FINIS Tip Of The Week: Freestyle Catch Hand Entry


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Welcome to the “FINIS Tip of the Week.” Swimming World will be bringing you a topic that we’ll explore with drills and concepts for you to implement with your team on a regular basis. While certain weeks may be more appropriate for specific levels of swimming (club, high school, college, or masters), each tip is meant to be flexible for your needs and inclusive for all levels of swimming.

This month’s tip series is focused on the all-important freestyle catch. Arguably the most important part of any freestyle, developing and maintaining an efficient freestyle catch is crucial for swimmers at any ability level.

We’ll start this week by looking at the very first phase of having a good catch: the hand entry. While this may seem like a simple stage of the skill (how hard is it to put your hand in the water?) there are a few key points that are useful to remember when thinking about the catch.

Fingertips First…

Swimmers want to enter the water as efficiently as possible to set themselves up for a good catch. With any level of swimmer you want to make sure that the fingertips are entering the water first to set up for a strong hold on the water. Particularly when teaching young or beginning swimmers, watch to make sure swimmers are not “slapping” the water or entering with the pinky or thumb side of their hand, as this will set them up for a less efficient pull later on in the stroke.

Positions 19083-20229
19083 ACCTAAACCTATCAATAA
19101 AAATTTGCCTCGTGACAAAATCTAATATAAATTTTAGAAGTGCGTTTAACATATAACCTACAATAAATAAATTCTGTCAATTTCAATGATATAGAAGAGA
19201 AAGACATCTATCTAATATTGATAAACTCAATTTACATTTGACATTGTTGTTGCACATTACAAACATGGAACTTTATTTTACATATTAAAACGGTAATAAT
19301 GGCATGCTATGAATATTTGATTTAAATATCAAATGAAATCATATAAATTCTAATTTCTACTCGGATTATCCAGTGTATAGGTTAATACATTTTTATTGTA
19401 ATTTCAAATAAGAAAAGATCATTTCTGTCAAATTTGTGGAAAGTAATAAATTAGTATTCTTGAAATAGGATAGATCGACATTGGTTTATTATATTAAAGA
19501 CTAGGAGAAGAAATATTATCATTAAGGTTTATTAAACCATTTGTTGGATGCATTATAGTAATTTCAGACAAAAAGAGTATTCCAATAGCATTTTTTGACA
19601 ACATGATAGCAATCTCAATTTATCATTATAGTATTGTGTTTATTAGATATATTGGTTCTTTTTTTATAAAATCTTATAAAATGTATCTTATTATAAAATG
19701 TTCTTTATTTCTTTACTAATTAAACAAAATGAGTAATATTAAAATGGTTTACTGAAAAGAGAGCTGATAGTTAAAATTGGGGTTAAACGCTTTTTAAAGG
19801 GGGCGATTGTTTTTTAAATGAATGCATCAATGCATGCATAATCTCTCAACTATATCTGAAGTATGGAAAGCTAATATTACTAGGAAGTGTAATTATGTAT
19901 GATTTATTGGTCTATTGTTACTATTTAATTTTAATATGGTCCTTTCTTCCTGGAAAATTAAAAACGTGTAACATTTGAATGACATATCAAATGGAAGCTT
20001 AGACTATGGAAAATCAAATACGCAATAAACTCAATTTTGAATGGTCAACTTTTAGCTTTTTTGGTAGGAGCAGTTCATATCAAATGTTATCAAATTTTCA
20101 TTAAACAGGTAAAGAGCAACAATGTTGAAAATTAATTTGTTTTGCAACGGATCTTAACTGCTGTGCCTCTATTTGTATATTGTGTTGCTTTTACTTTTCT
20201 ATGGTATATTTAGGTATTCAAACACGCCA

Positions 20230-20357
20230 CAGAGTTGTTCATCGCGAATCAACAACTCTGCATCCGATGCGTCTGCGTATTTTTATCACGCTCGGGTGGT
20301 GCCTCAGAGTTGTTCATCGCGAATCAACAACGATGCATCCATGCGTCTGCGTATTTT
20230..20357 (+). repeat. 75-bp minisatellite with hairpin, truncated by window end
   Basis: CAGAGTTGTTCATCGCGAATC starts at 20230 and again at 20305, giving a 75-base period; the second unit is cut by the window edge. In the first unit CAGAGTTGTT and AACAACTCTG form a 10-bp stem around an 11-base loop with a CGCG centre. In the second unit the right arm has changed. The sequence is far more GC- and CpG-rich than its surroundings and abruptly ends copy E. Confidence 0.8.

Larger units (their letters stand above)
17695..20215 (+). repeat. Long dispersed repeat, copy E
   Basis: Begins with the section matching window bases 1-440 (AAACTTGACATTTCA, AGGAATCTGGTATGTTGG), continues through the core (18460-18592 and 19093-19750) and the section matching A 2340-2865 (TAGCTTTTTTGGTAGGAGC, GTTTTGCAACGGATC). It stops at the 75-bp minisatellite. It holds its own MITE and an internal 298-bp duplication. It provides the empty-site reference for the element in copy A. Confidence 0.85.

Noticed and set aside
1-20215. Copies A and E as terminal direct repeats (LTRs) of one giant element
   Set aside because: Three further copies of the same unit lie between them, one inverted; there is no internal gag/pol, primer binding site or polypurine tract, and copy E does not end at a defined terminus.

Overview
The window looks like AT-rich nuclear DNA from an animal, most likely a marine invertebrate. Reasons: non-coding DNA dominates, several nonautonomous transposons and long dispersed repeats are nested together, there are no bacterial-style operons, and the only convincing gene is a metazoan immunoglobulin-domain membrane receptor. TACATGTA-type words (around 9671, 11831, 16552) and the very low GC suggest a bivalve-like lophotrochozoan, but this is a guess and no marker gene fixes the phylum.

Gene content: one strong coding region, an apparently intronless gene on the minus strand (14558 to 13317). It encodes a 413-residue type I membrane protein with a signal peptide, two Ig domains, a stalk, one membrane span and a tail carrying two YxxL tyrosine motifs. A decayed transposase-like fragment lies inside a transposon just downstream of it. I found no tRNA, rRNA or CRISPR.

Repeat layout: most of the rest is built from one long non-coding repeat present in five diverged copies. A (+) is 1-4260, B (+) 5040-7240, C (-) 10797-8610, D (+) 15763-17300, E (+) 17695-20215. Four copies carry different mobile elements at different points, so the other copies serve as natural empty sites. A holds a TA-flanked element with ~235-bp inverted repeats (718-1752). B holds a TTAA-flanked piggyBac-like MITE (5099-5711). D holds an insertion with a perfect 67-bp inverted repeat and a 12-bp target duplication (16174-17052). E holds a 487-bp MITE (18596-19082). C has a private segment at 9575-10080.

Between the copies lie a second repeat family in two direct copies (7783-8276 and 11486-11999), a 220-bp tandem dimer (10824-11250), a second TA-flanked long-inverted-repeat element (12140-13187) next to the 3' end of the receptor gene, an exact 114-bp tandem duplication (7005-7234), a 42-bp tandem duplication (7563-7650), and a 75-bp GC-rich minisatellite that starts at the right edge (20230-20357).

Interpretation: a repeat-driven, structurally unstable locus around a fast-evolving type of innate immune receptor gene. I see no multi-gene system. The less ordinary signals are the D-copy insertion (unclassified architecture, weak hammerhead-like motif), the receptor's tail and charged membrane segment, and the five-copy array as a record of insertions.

Fingertip drag or zipper drill are both easy drills that slow down the stroke and help build swimmers’ awareness of what they are doing with their hands. Video is also a great way to provide feedback to swimmers in this area, as many of them will not realize they may be entering the water incorrectly.

Hand Placement…

Equally important when talking about the hand entry during the catch is to talk about where their hand is entering the water. Everyone’s stroke and hand entry will be slightly different, but regardless of the swimmer you want to make sure that they are entering the water in front of their shoulder and not crossing over the center of their body line. This will ensure that they are in a stable position to get an immediate hold on the water and be moving themselves forward in the water, not at a different angle with each stroke.

Again, any drill that slows down the stroke will help swimmers get a better sense of how to set up correct hand placement. For beginning swimmers, six kick switch is a great way to isolate a single stroke at a time and help them become more aware of their movements, as is 3-6-3 DPS or catch up eleven. You can also play around with “slow motion” swimming to see how exactly swimmers are entering the water and challenge them to correct it in real time. Happy swimming!

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6 years ago

Nothing like losing momentum from the drag and zip drills to learn what the hands are not doing during the recovery. Avoid these lag and grip drills as they have no relation to swimming fast.

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